OXFORD • For nearly 75 years, children have been coming to Camp Lake Stephens (CLS) near Oxford to make friends, reconnect with nature, and strengthen their faith.
The camp was the brainchild of United Methodist minister Dr. J.E. Stephens. Prior to the establishment of the camp in its current location, Stephens had organized “pop-up” camps at Castallian Springs near Durant, at Greenwood Springs near Amory, and at Pickwick Lake.
Convinced of the need for permanent camp within the bounds of the North Mississippi United Methodist Conference, the Oxford Chamber of Commerce purchased land and donated it to the United Methodist Church for that purpose. In July 1946, CLS held its first camp.
Camp director Rich Swartwood has been at CLS for a year-and-a-half. A 25-year veteran of working in camps, Swartwood said the job is never boring.
“The cool thing is, I’ve had so much variety,” he said. “I take about 15,000 steps a day, on average. I think in my 25 years I may have done the same thing on four days total. You’re never sure what the day will hold. It’s just amazing.”
Swartwood, who directed a camp in Minnesota prior to his tenure at CLS, said summer camping in Mississippi presents its own unique challenges and rewards.
“You have to slow down and drink lots of water,” he said. “Kids spend a lot of time in the lake and the pool. We keep the air-conditioning set at 74 degrees in the cabins, which knocks down the humidity so kids can sleep well at night.”
Swartwood said in spite of the heat, he and his wife have enjoyed being in the South.
“I’m from Minnesota,” he said. “I got my degree in recreation from the University of North Dakota. I never dreamed I’d be running a camp in Mississippi, but we love it. My wife and I now realize how much we appreciate Southern hospitality.”
Swartwood said while CLS is a year-round facility with programming throughout the year, summer is the peak season.
“Summer is our main focus,” he said. “We just started our season, which will run through the end of July. It’s a pretty intense 10 weeks. We start with three-day camps for the young ones and hopefully get them hooked on camping. We want them to be ‘lifers.’ That’s the goal.”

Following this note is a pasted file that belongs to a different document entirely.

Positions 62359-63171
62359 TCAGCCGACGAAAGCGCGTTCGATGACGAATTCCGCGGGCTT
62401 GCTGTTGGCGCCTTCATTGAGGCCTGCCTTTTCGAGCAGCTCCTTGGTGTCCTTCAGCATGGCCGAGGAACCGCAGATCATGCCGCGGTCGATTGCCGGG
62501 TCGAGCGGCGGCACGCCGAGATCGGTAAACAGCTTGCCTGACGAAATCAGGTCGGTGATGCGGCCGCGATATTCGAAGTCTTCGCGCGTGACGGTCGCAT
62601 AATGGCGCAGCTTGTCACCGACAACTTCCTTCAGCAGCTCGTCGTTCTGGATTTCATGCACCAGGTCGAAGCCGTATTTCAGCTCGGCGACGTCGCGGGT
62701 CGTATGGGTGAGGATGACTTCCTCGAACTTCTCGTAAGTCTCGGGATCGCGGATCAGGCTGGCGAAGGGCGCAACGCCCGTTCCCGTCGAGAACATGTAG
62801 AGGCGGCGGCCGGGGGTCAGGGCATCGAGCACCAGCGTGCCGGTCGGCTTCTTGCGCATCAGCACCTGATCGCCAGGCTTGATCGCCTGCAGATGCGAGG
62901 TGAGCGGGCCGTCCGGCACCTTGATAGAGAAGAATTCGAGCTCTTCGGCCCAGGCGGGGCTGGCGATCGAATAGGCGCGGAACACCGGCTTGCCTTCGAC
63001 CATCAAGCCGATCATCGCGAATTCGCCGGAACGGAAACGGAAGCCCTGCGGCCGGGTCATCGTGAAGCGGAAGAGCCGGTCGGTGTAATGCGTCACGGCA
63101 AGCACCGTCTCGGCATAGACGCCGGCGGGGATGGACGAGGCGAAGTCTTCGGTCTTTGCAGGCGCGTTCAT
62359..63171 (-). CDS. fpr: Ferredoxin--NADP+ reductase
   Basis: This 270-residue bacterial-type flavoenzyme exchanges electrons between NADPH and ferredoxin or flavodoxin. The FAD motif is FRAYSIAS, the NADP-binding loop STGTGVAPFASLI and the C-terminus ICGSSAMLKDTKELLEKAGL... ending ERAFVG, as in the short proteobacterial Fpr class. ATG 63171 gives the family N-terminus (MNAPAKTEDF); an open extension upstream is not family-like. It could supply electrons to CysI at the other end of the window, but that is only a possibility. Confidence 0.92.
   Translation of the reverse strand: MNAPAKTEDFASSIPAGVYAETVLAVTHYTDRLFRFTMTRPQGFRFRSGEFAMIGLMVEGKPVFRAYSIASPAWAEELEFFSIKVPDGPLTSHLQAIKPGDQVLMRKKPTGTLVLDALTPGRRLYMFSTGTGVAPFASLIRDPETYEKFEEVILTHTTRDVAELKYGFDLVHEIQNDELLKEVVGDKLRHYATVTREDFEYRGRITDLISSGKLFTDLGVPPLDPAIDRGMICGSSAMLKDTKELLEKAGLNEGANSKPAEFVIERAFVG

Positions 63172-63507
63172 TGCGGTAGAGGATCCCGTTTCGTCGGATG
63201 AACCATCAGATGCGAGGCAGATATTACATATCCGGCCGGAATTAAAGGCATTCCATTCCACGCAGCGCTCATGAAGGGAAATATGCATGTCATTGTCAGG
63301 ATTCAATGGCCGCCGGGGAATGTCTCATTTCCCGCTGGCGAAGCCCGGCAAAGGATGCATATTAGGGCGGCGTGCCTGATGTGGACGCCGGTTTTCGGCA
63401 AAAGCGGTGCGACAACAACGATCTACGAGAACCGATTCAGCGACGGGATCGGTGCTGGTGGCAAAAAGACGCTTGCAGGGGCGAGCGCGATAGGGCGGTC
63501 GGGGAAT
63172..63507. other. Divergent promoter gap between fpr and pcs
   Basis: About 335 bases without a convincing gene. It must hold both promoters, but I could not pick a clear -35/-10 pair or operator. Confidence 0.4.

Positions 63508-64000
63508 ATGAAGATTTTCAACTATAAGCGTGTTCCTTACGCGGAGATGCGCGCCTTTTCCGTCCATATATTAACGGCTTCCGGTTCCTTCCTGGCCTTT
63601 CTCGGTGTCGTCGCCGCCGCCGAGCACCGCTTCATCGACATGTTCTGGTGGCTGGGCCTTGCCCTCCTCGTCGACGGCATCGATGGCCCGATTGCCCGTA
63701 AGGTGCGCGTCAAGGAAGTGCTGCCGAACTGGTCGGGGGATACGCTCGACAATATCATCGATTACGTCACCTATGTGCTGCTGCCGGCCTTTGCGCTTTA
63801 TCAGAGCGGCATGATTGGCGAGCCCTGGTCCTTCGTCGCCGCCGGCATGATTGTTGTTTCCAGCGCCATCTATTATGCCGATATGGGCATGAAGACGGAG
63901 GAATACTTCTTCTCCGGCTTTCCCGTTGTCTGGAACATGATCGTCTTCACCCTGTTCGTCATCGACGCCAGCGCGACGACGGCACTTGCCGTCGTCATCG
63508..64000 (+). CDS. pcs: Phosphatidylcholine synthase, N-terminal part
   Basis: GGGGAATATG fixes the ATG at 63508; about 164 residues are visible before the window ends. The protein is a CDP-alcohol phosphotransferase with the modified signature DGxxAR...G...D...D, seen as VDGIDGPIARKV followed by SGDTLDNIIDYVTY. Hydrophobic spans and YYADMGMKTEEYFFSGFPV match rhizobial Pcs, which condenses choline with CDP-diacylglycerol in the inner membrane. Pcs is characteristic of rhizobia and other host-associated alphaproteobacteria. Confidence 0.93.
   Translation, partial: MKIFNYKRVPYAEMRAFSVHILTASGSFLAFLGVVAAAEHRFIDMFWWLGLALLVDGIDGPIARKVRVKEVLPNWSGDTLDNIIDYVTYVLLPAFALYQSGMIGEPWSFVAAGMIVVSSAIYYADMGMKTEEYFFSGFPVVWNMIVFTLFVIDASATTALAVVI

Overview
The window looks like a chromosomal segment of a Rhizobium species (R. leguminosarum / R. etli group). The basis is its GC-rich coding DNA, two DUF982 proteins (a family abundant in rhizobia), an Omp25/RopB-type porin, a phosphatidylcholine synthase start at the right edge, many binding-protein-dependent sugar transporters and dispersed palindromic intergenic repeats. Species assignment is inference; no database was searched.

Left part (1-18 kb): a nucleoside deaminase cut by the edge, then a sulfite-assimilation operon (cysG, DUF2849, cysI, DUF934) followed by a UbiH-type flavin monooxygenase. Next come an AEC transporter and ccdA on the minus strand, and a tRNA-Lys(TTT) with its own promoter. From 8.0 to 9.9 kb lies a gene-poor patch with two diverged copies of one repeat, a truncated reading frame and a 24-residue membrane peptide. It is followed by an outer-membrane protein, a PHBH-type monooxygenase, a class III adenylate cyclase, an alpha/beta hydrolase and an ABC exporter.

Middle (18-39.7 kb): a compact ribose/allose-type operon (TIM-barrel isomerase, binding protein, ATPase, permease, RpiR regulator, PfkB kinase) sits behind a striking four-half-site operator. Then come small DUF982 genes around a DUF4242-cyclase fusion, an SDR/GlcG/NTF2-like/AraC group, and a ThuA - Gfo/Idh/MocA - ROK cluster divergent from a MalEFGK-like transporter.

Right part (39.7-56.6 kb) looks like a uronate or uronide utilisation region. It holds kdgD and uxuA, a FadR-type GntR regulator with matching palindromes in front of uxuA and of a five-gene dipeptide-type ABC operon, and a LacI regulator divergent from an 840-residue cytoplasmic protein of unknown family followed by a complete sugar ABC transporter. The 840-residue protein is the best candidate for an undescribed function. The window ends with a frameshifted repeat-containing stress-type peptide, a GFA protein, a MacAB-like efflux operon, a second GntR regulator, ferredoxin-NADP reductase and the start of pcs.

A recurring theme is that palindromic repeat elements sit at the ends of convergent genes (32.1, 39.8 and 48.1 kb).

Over the course of those 10 weeks, Swartwood said CLS is a hive of activity.
“We’ll have a total of about 1,300 kids,” he said. “Add in our traveling camp at other locations and that number is about 1,800.
In addition to its permanent year-round staff, Swartwood said CLS also employs a summertime crew of college-age students.
“We hire 65 college-aged kids in the the summer,” he said. “Some are from State and Ole Miss, and some from other schools. This summer we have two international summer staffers. My favorite part of the job is working with these college-age kids and watching them grow in their faith.”
Swartwood said while CLS is a faith-based camp supported by the United Methodist Church, all children are welcome.
“About 70 percent of our campers are church-based,” he said. “But it’s open to everyone. We encourage kids to ask questions, to grow in their faith and have a relationship with Christ, but we don’t pressure them.”
Swartwood said CLS offers programming for children of all ages and interests, but one week in particular stands out.
“Camp Rainbow is my favorite,” he said. “It’s for developmentally disabled adults. We have 60 campers with one-on-one staffing during the week of Fourth of July. It’s an incredible blessing to see how gracious and thankful they are to know they are loved.”
Swartwood said one Rainbow Camp attendee has been at CLS for two-thirds of its existence.
“We have one gentleman, ‘Mr. Bill,’ who’s been at Camp Rainbow for 50 years,” he said. “He calls us every week. He still calls his first counselor every week as well.”
With the rise of social media, Swartwood said it is more important now than ever for kids to find places where they can both disconnect and reconnect.
“This is a place to unplug,” he said. “Getting connected to nature is crucial to well-being – physically, emotionally and spiritually.”
Swartwood said without CLS, the world would be a poorer place.
“It’s a place to transform lives and change the world,” he said. “It’s a place where kids can be themselves and be loved and be part of a community that cares and wants them to be the best they can be.”